His Girl Friday (Howard Hawks, 1940)

“Now, get this, you double-crossing chimpanzee: There ain’t going to be any interview and there ain’t going to be any story. And that certified check of yours is leaving with me in twenty minutes. I wouldn’t cover the burning of Rome for you if they were just lighting it up. If I ever lay my two eyes on you again, I’m gonna walk right up to you and hammer on that monkeyed skull of yours ’til it rings like a Chinese gong!”


On Friday, I celebrated the seventh-year of my relationship with my partner Sarah. We had planned to have an evening in and we had decided to watch a film which we would select from LOVEFiLM’s instant-watch selection. His Girl Friday came up – a film I watched a couple of years prior but I knew Sarah had not seen. More importantly, since that viewing, I had often cited the film when discussing films written by Aaron Sorkin or David Mamet – as the script has the same energy and pace as these screenwriters style. If not moreso. Before I plough into an analysis, I strongly recommend this film to anyone who has yet to go out of their way to appricate classic cinema. The film has character, charm and a pace that is unlike no other. The time flies by because the story moves so fast. It is an incredible film and the context (Newspaper journalists) and actors (Cary Grant, Rosalind Russell) could never be reproduced.

My first viewing, during a Screwball Comedy Season at the BFI Southbank, had me catching my breath when I left the cinema. I had recently read the Screenwriters book by Syd Field and I was automatically applying his three-act structure to all the films I was viewing. Fact is, whether you agree with Fields views on screenwriting and whether you think His Girl Friday applies itself to the same structure is not the point I am making – but what is clear, is that the writing for this film and, more importantly, its rat-a-tat-tat delivery is what places this film amongst one of my favourite films of all-time.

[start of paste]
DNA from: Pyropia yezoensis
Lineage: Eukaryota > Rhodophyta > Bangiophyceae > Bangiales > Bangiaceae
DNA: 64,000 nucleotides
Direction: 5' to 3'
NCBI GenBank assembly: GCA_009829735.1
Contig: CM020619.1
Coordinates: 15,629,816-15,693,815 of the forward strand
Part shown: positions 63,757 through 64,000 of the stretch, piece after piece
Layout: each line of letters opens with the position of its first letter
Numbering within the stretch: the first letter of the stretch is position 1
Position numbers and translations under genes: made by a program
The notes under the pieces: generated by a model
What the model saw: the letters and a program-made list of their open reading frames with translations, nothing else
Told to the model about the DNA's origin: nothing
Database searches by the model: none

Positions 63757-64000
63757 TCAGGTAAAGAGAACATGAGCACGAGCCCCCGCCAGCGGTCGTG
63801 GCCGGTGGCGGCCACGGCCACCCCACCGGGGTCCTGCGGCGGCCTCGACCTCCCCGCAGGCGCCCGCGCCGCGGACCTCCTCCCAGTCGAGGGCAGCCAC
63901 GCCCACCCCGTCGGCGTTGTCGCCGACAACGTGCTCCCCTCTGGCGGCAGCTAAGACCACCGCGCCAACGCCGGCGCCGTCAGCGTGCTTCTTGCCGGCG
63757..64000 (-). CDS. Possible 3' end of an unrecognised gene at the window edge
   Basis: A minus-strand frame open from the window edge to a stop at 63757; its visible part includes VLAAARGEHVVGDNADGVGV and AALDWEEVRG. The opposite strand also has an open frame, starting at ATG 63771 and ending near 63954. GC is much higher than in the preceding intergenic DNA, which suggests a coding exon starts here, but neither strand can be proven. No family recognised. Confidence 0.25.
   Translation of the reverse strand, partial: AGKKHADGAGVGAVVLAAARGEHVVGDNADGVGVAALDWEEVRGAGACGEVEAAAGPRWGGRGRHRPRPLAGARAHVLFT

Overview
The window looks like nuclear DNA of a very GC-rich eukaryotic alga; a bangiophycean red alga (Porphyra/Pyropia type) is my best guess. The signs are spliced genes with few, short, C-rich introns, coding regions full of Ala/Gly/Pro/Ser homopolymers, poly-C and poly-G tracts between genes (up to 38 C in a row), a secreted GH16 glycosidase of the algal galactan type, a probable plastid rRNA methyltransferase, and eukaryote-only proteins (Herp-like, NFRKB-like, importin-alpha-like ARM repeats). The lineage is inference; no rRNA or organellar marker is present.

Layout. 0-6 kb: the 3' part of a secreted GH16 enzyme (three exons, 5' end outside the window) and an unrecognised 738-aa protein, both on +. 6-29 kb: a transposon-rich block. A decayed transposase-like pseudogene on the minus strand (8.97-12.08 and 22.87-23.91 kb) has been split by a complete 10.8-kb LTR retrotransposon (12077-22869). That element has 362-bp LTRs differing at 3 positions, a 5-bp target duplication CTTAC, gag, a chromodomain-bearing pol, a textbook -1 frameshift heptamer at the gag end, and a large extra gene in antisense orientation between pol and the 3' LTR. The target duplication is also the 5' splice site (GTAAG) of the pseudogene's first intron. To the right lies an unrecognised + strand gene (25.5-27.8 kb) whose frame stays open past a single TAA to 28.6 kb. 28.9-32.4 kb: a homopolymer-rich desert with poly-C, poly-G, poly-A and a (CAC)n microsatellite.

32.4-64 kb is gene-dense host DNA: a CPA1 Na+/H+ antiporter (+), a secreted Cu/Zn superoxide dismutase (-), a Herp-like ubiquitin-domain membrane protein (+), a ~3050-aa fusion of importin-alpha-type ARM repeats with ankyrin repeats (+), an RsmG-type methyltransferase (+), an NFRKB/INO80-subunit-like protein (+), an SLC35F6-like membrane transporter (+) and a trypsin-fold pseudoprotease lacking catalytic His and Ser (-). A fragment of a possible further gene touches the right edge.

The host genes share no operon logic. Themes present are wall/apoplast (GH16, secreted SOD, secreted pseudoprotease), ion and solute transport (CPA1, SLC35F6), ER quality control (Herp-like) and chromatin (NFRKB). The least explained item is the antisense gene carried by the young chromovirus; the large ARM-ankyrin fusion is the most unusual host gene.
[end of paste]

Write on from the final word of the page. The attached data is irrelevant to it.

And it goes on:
Story is Everything

His Girl Friday is a screwball comedy following Hildy Johnson (Rosalind Russell) – recently divorced from Newspaper boss Walter Burns (Cary Grant) attempting to start a new life with her husband to be Bruce Baldwin (Ralph Bellamy). But we can see that Hildy is not the type of woman who can easily settle down – we know she wants to settle down but, in gaining Walter Burns acceptance of her new marriage, she needs to visit the hustle and bustle of the newspaper office. Her old friends, her old husband and it is clear that she may not leave the journalist profession just yet …

The story is virtually set within a couple of rooms – the main office of the newspaper and the jailhouse, whereby a group of journalists await the outcome of a trial concerning Earl Williams (John Qualen). It is established early how all these characters know Hildy and they are all dumbfounded to find out that she is due to settle down. The wet Bruce Baldwin, we can see, has no idea of this fast-paced world and intense working conditions. He talks and moves slow – whilst Hildy, Burns and all the journalists move and talk fast.

Manipulation and Mobs